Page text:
[ Abstract | Introduction | Methods | Results & Discussion | Conclusion | References | Bibliography ]

Methodology

Both experiments discussed here involve the end-of-semester KIE "Desert Houses" activity that follows a series of computer-based labs on heat flow, insulation, and conduction. The subjects' task was to design an energy-efficient house for the desert that did not rely on external energy sources besides the sun. The house needed to remain cool during the day and warm at night. During the activity, the participants examined actual Internet sites, KIE-prepared sites[1], and excerpts from classroom research completed earlier in the semester (e.g., the Heat Bars lab that measured the conductivity of various materials). Students searched for relevant Internet sites by generating keywords as a class and then entering words into a form that fed into a search engine (i.e., Excite[2] or Lycos[3]).

The Relevance Judgment experiment looks at ways of expanding the problem definition with the goal of helping students locate evidence and incorporate that material into the final design reports. The Collaborative Search experiment examines the utility of a publicly-accessible Web page containing student-located Internet sites. Clinical interviews with eight students provide an in-depth look at the conceptual understanding behind the designs.

Participants. The eighth graders involved in this study had taken a semester of science using the Computer As A Learning Partner (CLP) curriculum.

Materials. The participants worked on Macintosh LC II computers using Netscape, Microsoft Works, and the KIE environment. The KIE environment links the various software components through a floating tools palette. An activity checklist and on-demand help facility provide procedural and cognitive guidance for students. A series of worksheets accompany the different phases of the activity and are integrated with the software components and online guidance.

Technical Configuration. The Macintosh LC II computers are on a local area network (LAN) connected to one classroom-based Macintosh file server along with a separate Web server. The file server contains the student projects while the Web server handles the forms management and CGI scripts (Common Gateway Interface). A direct connection to a DEC Alpha OSF/1 Unix server at Berkeley provides high-speed access to the Networked Evidence Database (NED) containing the advance organizers for the selected Internet sites that students access in the "Survey" phase of the activity.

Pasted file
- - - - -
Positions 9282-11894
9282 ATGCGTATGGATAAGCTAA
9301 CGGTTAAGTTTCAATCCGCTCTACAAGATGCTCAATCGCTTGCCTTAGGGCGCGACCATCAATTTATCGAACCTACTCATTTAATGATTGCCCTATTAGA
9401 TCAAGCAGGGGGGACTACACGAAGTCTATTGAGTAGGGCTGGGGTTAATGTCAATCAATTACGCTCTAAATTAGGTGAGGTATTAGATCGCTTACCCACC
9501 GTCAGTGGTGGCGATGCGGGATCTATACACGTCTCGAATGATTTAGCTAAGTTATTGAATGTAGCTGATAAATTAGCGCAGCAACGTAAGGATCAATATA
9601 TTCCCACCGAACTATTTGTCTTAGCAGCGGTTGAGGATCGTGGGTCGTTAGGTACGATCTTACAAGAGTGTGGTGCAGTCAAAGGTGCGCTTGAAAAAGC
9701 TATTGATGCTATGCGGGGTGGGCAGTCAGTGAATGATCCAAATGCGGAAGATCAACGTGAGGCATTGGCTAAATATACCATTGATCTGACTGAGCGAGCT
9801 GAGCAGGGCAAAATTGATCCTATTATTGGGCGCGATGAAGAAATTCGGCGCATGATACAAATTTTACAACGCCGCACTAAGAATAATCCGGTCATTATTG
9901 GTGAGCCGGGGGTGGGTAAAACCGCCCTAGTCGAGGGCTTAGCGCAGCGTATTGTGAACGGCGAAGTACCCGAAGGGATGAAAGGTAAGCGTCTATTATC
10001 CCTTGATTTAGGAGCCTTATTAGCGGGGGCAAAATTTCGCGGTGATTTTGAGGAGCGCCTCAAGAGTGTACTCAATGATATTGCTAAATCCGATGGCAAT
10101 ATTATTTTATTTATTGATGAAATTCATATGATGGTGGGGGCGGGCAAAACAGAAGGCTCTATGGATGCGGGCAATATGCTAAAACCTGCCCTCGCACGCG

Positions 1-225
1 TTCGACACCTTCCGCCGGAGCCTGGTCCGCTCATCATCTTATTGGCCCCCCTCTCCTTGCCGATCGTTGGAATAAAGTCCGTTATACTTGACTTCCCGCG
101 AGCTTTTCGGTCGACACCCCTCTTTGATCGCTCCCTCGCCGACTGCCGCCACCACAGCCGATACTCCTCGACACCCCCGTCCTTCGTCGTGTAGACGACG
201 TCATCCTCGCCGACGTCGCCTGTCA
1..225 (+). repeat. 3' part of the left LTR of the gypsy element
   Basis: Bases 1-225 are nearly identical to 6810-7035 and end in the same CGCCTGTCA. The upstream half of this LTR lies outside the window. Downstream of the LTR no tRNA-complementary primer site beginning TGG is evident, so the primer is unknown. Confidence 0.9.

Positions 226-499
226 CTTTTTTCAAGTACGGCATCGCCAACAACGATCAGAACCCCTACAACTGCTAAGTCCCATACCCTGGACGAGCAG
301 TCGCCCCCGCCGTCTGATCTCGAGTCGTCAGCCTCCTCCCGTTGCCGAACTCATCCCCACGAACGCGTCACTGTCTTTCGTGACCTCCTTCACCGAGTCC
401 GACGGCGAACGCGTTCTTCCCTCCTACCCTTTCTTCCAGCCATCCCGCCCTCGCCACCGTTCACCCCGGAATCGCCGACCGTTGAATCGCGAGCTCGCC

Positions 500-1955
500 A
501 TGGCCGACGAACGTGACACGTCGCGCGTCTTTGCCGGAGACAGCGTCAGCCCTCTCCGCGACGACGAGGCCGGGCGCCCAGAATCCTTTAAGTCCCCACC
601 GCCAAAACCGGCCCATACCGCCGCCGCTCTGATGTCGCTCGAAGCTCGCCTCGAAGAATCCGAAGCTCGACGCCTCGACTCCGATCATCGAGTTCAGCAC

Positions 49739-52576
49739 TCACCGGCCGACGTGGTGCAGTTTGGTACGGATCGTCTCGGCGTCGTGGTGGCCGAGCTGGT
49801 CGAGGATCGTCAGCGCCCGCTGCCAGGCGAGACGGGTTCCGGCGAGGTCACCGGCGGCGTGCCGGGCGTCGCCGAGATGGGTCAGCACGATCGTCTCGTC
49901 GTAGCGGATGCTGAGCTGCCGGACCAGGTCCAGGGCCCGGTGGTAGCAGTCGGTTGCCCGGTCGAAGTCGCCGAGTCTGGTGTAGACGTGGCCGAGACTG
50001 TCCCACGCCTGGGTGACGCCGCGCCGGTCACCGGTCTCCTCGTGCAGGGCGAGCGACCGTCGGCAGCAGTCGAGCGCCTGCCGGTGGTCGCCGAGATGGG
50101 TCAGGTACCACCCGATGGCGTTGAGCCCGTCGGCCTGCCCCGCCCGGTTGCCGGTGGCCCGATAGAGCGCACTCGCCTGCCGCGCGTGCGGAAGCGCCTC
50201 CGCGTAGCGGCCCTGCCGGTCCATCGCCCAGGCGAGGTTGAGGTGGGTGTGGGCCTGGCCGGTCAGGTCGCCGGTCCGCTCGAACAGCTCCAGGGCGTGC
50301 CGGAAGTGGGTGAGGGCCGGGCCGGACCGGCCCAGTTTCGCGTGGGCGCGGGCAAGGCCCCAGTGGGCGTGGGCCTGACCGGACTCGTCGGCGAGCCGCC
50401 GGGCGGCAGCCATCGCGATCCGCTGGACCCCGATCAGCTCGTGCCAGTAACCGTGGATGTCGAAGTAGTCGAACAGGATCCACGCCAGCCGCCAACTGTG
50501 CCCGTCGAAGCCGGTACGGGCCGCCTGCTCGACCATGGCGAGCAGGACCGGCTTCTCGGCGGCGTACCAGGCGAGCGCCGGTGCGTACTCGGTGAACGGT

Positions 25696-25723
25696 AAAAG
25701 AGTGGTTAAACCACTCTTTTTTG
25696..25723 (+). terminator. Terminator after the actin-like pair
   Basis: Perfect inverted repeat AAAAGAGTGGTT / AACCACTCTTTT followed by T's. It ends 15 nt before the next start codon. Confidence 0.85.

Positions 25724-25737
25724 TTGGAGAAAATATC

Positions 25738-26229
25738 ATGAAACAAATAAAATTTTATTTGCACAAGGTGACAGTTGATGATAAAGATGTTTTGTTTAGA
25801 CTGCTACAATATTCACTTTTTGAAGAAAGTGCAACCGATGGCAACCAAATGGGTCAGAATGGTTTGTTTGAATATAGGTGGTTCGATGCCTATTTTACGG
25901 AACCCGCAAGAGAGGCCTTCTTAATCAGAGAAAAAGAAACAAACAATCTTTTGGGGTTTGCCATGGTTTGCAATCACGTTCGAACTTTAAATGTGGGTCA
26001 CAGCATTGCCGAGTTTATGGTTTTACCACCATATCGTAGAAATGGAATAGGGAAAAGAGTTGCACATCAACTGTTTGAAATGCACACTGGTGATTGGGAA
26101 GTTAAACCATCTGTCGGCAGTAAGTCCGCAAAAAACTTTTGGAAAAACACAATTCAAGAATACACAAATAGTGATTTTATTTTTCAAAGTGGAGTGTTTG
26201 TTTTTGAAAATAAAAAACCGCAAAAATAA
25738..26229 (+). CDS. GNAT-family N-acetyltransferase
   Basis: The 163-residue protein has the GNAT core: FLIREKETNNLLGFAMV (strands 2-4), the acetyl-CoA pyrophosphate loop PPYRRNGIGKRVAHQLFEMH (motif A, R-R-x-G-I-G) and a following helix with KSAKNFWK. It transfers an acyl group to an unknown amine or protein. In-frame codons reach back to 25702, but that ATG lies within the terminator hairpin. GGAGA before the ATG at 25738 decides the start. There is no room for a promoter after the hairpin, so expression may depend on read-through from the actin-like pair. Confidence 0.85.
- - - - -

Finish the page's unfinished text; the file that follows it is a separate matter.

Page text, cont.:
Relevance Judgment Experiment


Procedure. An overview of the phases of the 6-day project and timetable follows:
Checklist                 Activity                 
Time                       
Survey                     Survey Three Houses        1 
day                      
Synthesize                 Synthesize Evidence        1 
day                      
Discuss                    SpeakEasy                  1.5 
days                   
Search                     Search Activity            1 
day                      
Design                     Design Report              1.5 
days                   

Figure 1. Desert Houses Activity Overview (First Experiment)

The projects were graded as a unit with a total of 80 possible points (A: 72-80; B: 64-71; C: 56-63.)

Formation Of Groups. Students were allowed to select their partners for the activity and worked in pairs or groups of three throughout the project.

Instructions To Participants. The Survey, Synthesize, and Online Discussion involved selected Internet sites related to the energy efficiency of wood, straw, and mud as building materials for houses.

At the beginning of the Search phase, the instructor asked the class to collectively generate and think about the types of words that could be used to locate Internet sites relevant to the project. Words such as "house" were discouraged because they were either too vague or would bring up irrelevant sites such as real estate companies. The instructor encouraged students to use more scientific terms such as "energy conservation" or "insulation." The Search Worksheet allowed students to track queries off-line by recording the keywords, usefulness ratings, evidence that was kept, and the reason for keeping it.


Key Words How good? Evidence we kept Why we kept it ________________ ___Very Useful Title: ___Building material ___Search Engine ___Somewhat Useful ___Desert House ___Thesaurus ___Not at all Useful ___Other

Figure 2. Search Worksheet

The online Search Form instructed students to find two pieces of evidence that were either: (a) examples of desert dwellings or (b) information about a building material that would work well in the desert. When students encountered sites they thought were useful, they pressed the "Save to Netbook" button. The on-line thesaurus provided lists of synonyms for keywords.